The first step to finding a job is knowing what you want to do. A lot of people don’t know what they want to do, which is surprising. Understanding what you want is very important and one of my questions to most candidates in which you want to be your next job, and what about your long-term goals? If you know your goals, it is straightforward to figure out what you want and would do, what skill sets you to need, and what industry you need to be in.
Once you figure out what you want, then start building a network around that. And that’s nowadays, it’s elementary with LinkedIn, right? You should do some research and find ten companies that you would ideally love to work for and network with people from this area. It cannot be easy; from 10 people, five will ignore you, three will say no, and just one or two will accept. And in this way, you create a network.

About David Sweet

Passionate about customers and sales, Dr. David Sweet established FocusCore Group to partner with clients to grow their sales. With nearly two decades of Japan-specific experience, he brings practical knowledge grounded in working as an HR professional and recruitment consultant.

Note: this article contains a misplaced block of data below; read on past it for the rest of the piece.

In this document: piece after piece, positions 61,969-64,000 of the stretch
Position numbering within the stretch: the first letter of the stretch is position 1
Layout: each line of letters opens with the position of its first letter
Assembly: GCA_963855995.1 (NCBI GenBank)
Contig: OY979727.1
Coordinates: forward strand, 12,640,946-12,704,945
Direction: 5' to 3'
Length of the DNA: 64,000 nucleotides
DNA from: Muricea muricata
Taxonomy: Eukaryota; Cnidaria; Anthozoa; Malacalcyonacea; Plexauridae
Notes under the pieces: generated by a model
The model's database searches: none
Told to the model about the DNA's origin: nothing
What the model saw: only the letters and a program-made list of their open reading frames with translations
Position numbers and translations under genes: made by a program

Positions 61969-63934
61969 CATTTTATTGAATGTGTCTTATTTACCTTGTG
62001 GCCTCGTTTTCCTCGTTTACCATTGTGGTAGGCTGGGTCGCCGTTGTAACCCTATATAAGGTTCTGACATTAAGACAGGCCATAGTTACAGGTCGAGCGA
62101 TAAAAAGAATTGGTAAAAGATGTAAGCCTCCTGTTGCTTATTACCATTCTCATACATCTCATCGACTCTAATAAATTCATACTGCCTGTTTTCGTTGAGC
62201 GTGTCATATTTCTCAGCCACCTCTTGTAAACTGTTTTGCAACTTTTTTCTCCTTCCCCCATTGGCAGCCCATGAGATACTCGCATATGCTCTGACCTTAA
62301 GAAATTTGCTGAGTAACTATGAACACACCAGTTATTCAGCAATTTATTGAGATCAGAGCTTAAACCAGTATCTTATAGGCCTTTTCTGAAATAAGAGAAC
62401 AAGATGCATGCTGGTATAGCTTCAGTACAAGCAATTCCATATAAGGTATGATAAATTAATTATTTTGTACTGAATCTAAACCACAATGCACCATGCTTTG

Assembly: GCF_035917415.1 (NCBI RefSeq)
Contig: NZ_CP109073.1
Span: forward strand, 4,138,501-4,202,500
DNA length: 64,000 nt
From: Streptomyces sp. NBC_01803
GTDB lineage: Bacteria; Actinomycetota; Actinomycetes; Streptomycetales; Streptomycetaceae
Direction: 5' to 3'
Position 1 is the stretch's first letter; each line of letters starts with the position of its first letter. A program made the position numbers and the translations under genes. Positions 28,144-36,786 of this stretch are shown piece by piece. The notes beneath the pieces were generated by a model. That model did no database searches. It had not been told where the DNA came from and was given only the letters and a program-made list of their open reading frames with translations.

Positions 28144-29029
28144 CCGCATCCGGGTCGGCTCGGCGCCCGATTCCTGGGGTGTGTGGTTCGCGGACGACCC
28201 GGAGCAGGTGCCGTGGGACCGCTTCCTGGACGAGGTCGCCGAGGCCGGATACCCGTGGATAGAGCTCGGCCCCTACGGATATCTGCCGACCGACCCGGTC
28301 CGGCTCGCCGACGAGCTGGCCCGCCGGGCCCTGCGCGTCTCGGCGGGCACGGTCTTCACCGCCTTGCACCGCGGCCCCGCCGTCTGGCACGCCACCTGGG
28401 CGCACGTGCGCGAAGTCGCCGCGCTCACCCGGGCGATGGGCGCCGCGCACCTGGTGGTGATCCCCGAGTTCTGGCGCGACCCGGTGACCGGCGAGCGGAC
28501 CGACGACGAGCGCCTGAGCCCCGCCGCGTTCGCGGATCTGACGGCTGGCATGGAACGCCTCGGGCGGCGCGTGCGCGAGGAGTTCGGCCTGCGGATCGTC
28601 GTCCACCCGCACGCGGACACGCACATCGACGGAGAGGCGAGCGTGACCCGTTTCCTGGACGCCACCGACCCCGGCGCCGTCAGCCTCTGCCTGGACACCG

Before establishing FocusCore Group, David was a Director with the Tokyo consultancy Wall Street Associates, leading operations, training, and recruitment in multiple sectors. He also worked for ten years in the U.S. Treasury Department in labor relations and organizational development.

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Ana Damaschin

Ana Damaschin

Senior Researcher, The Nagaoka Review